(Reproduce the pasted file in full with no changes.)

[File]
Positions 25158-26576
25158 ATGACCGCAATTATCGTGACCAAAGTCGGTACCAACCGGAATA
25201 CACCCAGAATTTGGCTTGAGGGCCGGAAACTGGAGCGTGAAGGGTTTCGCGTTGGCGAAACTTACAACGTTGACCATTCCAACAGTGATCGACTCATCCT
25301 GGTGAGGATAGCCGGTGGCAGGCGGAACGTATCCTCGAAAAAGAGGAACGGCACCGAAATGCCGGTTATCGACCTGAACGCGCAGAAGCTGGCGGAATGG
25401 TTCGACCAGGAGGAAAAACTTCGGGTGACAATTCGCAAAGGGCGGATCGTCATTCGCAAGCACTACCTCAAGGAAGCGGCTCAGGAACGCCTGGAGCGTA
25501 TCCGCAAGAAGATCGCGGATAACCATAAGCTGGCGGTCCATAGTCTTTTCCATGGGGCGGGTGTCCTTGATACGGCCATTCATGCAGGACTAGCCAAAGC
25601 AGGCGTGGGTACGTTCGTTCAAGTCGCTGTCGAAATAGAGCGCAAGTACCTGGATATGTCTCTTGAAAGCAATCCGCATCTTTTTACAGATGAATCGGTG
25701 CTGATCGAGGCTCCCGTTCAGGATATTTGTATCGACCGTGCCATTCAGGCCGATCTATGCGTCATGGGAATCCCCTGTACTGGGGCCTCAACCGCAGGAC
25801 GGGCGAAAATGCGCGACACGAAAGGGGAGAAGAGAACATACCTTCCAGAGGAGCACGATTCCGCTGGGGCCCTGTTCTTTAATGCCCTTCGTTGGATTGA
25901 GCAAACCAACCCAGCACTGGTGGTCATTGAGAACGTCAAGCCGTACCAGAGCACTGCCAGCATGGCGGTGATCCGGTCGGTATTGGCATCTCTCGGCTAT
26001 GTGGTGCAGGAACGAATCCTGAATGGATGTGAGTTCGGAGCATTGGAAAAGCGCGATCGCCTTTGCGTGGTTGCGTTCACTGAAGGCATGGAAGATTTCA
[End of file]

Positions 25158-26576
25158 ATGACCGCAATTATCGTGACCAAAGTCGGTACCAACCGGAATA
25201 CACCCAGAATTTGGCTTGAGGGCCGGAAACTGGAGCGTGAAGGGTTTCGCGTTGGCGAAACTTACAACGTTGACCATTCCAACAGTGATCGACTCATCCT
25301 GGTGAGGATAGCCGGTGGCAGGCGGAACGTATCCTCGAAAAAGAGGAACGGCACCGAAATGCCGGTTATCGACCTGAACGCGCAGAAGCTGGCGGAATGG
25401 TTCGACCAGGAGGAAAAACTTCGGGTGACAATTCGCAAAGGGCGGATCGTCATTCGCAAGCACTACCTCAAGGAAGCGGCTCAGGAACGCCTGGAGCGTA
25501 TCCGCAAGAAGATCGCGGATAACCATAAGCTGGCGGTCCATAGTCTTTTCCATGGGGCGGGTGTCCTTGATACGGCCATTCATGCAGGACTAGCCAAAGC
25601 AGGCGTGGGTACGTTCGTTCAAGTCGCTGTCGAAATAGAGCGCAAGTACCTGGATATGTCTCTTGAAAGCAATCCGCATCTTTTTACAGATGAATCGGTG
25701 CTGATCGAGGCTCCCGTTCAGGATATTTGTATCGACCGTGCCATTCAGGCCGATCTATGCGTCATGGGAATCCCCTGTACTGGGGCCTCAACCGCAGGAC
25801 GGGCGAAAATGCGCGACACGAAAGGGGAGAAGAGAACATACCTTCCAGAGGAGCACGATTCCGCTGGGGCCCTGTTCTTTAATGCCCTTCGTTGGATTGA
25901 GCAAACCAACCCAGCACTGGTGGTCATTGAGAACGTCAAGCCGTACCAGAGCACTGCCAGCATGGCGGTGATCCGGTCGGTATTGGCATCTCTCGGCTAT
26001 GTGGTGCAGGAACGAATCCTGAATGGATGTGAGTTCGGAGCATTGGAAAAGCGCGATCGCCTTTGCGTGGTTGCGTTCACTGAAGGCATGGAAGATTTCA